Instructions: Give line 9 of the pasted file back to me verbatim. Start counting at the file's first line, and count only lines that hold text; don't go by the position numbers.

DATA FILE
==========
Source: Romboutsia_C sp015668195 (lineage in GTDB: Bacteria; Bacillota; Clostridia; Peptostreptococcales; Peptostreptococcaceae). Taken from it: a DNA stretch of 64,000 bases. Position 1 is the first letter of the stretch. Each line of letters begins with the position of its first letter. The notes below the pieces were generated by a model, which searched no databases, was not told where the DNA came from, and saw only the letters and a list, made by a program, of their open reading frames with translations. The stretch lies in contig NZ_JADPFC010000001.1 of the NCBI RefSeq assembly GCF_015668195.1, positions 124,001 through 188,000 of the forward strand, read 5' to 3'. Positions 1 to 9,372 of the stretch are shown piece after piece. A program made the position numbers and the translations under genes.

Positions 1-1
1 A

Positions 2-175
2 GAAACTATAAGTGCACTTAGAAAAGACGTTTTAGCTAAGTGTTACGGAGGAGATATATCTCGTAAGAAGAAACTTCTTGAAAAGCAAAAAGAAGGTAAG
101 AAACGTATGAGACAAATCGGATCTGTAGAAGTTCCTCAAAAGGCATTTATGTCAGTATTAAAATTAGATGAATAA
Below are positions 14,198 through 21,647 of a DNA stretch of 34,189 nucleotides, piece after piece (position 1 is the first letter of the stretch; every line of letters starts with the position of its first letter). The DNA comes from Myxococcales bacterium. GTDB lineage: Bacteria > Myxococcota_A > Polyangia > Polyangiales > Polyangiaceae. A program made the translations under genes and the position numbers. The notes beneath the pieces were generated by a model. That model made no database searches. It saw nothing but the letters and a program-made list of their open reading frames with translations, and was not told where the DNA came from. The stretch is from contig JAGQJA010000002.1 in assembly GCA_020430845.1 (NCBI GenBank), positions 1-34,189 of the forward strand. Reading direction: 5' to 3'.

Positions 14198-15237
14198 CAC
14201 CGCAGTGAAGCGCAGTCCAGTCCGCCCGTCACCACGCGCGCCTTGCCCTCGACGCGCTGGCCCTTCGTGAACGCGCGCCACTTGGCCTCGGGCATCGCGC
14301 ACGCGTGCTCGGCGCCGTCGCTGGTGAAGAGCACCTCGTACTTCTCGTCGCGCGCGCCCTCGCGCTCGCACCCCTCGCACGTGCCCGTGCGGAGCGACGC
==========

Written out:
14198 CAC